That works out to a 7.43 minute for the last mile, which wasn't fast enough to get my goal time. The only reason I ran a sub-24 was because I really kicked it in at the end, which is always great but I'd rather have more of an insurance with an overall faster pace. I always say that I could have run faster, and I know I can definitely run faster miles, so I wasn't pleased by that aspect of this race. I was happy with my time, all things considered, because I won 1st in my age group again!

Total Time - 23:58

Spud Run 5k '10

For this mile, though, I felt like an actual competitive racer. I zeroed in on two ladies (who weren't in my AG, actually, but whatever) and decided it made sense to catch up and pass them. I've been in a competitive rut where I refrain from caring if I pass people because I'm "only racing for time", and I couldn't get myself to push during the end of the race. This is one aspect of my racing I'm working on because I really want to race competitively. In order to do this, I need to push beyond my comfort zone and realize that I may feel crappy for only a bit at the end, but that's just what a person has to do if they want to race well.

I've also come to the point where I MUST focus on speed work more than I have been if I want to improve. On the running front I've done well, but my running will greatly benefit by added speed training to increase my foot turnover and smooth out my stride. Not only that, but I need add in some strength training, too.

Spud Run 5k '10

I'm also really proud of my brother, who snagged 3rd place in his age group with a time of 22:13! Way to go, little bro! This was faster than his time in Chicago (I forget what that was) and the Sunburst. (All his running accomplishments are courtesy of me, who got him started.)

I'm still chasing a 23:23.


18 June 2010

Jim Gibbons Traffic Jam 5k '10

Please vote for me in the Recipe Rivalry. You can vote one time everyday from now to the 23rd. Thanks!

Jim Gibbons Traffic Jam 5k

So I hadn't run in 5 or so days, I wasn't feeling particularly rested, and to top that off by the time we got to Chicago it was 5:30 (race starts at 6:25) and I didn't get to warm up like I wanted. Whatever.

My plan was to try and keep my brother in sight for as long as possible (he was attempting a sub 22) but I lost him after mile 1. Way to wear all black, bro.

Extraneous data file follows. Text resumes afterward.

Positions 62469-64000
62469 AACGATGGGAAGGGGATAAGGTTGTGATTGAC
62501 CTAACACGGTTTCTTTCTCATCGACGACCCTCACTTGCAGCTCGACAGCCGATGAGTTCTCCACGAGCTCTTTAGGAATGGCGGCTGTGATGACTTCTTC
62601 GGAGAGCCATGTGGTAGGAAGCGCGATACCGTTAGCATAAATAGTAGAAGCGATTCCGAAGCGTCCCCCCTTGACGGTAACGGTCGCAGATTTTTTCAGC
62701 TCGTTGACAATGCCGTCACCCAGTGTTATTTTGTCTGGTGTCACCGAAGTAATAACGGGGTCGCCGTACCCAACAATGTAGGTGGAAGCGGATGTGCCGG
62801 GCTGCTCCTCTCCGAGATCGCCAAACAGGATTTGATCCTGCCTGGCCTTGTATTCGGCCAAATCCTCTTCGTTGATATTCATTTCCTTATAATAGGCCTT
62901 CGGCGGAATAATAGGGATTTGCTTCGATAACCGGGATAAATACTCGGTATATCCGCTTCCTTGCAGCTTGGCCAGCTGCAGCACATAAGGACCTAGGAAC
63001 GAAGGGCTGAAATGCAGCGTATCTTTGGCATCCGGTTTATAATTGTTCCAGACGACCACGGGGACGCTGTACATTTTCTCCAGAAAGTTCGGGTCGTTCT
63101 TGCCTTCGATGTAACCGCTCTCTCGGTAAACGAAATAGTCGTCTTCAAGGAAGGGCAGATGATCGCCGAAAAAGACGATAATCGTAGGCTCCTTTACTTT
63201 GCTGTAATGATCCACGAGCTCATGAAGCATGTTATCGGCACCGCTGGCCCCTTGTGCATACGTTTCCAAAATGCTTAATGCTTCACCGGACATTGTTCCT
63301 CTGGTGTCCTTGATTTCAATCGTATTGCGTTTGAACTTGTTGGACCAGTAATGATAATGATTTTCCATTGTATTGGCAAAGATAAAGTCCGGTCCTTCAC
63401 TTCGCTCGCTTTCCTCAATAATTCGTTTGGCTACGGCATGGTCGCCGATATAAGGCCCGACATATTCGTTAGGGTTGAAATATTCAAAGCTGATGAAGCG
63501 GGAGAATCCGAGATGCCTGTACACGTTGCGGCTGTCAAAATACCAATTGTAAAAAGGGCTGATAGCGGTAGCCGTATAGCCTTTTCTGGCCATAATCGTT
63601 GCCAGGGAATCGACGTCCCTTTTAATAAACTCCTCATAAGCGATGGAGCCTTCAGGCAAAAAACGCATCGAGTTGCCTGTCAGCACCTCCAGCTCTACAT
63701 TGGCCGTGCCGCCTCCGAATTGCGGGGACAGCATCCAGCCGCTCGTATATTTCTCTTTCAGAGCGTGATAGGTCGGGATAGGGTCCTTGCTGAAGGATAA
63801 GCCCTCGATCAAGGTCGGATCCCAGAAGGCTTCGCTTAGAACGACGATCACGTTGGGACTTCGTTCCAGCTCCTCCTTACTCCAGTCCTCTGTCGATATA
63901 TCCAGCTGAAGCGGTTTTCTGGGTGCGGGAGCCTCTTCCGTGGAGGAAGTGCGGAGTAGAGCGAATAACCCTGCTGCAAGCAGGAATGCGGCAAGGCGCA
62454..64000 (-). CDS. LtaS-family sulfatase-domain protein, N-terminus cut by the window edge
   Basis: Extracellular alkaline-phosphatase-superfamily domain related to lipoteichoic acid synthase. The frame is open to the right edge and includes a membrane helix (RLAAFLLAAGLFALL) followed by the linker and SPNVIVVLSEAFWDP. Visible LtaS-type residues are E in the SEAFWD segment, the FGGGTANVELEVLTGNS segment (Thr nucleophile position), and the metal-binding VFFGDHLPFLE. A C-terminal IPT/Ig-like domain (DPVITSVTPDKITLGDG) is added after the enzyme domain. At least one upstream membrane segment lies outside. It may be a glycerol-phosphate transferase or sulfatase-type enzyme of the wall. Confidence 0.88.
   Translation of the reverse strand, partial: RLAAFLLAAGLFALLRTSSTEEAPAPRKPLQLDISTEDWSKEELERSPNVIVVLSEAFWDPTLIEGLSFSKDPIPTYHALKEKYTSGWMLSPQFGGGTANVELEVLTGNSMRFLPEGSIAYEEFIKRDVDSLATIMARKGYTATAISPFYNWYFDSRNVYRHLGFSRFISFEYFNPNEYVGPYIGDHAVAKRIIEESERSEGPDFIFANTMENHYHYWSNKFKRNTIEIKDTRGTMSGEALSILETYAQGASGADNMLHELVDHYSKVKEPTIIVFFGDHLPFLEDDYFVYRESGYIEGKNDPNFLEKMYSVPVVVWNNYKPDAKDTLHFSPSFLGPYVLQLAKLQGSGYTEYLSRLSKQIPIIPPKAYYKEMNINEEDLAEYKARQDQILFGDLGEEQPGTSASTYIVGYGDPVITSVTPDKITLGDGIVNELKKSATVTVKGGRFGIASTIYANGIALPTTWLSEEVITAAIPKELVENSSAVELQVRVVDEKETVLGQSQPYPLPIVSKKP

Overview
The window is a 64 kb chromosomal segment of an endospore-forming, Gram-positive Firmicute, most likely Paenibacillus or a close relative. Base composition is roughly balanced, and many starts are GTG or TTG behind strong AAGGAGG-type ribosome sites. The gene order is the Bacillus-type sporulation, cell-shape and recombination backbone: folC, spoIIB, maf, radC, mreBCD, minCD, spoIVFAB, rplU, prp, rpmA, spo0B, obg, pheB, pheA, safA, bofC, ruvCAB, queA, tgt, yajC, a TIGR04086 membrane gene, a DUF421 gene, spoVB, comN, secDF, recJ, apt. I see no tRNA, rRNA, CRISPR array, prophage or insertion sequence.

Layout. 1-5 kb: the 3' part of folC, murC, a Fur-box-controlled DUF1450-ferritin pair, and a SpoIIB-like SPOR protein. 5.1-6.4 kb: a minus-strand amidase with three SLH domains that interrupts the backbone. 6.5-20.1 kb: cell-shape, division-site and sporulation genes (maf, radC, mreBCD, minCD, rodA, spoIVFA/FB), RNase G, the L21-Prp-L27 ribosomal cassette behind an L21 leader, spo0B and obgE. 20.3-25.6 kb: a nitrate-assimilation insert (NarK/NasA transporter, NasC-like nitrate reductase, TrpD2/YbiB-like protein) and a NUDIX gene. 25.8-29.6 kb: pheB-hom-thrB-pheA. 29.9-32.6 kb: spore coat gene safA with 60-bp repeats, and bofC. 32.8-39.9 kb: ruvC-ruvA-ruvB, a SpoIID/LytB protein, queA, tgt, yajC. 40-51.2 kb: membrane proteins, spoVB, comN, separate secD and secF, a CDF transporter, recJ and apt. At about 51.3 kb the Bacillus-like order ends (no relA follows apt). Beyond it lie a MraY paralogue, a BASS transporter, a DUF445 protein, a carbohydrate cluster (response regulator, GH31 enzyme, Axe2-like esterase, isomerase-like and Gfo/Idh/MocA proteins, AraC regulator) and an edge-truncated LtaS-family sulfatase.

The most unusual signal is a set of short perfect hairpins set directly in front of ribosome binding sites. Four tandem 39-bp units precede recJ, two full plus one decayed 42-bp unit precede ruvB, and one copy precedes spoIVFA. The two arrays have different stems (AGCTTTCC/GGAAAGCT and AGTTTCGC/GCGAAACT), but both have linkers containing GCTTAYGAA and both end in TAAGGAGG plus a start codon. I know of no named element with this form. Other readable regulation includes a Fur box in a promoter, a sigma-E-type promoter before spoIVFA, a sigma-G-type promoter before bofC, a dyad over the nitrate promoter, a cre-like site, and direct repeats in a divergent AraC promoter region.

In fact, I had no idea where mile 1 was. Or mile 2. Or mile 3. All of which were VERY CLEARLY MARKED last year. Now I was left running by feel, which isn't fun when you aren't feeling well. The good news is that during mile 2 I didn't feel like I was slowing down since the other runners weren't passing me like a communal tidal wave.

My time was 24:23. I feel really bad about that because it's a minute slower than the time someone called for me to run, though the splits averaged out to 7:50s, which is definitely faster than my time last year, so it wasn't too bad. I know I can do better, though.

I found out just a moment ago that I took first in my age group! Granted, the 1st and 2nd winner overall for the women's were also in my age group, leaving them ineligible to claim the AG award, but I'll take it. I was about a minute and thirty seconds faster than 2nd place, so that was good running on my part.

To finish the evening, we headed over to a restaurant to watch the Lakers win again! Pretty cool finish to our trip.

17 June 2010

Recipe Rivalry -- Time To Vote!

Decisions! Decisions! The goal of the challenge was to find unique and interesting ways to add the legumes into the every day menu. And the goal of this post is to remind you to VOTE - everyday - once a day (literally, one vote a day only) - until the 23rd. For me! Heh. (If you're one of the first 500 to vote, you win a free bag of dry peas or lentils -- hop to it!) Click here to vote

But I digress.

It turns out that picking "the one" to vote on proved more daunting a task than coming up with "the six" needed for the contest itself. That means visions of legumes and their use yet dance in my head - expect to see more recipes in future posts, heh heh.

So, just as I had a time deciding between which recipes made up the "six", I struggled with which of the six to select as "the one" (selection for the contest).

I loved the complex taste of the first two (lentils made risotto style and the lentil olive salad) along with the ease of preparation.

I drooled over the thought of chowing down on the enchiladas and the rangoons.

Yet the marriage of textures and flavors in the spring rolls along with the fun of sprouting lentils caused me to lean to this being the pièce de résistance.

In addition to the fun ways the legumes were used was the ease with which they would be added to any party menu.

Yet, as I mused over this and that with the five, I kept coming back to the ease, the taste, the texture and multi-use nature of "the one" - the roasted garlic and lentil bechamel.

In my post, it was used as a sauce for fettuccine paired with roasted tomatoes - a sensational taste and texture combination - and also a sauce for poached eggs.

Upon weighing whether to use the sauce I created kept popping up. For instance, it could be the base for an enchilada sauce - red or green; change the herbs and it becomes a new taste sensation altogether; add cheese and use it for an alfredo topping on pizza, or mixed with pasta and baked for macaroni and cheese.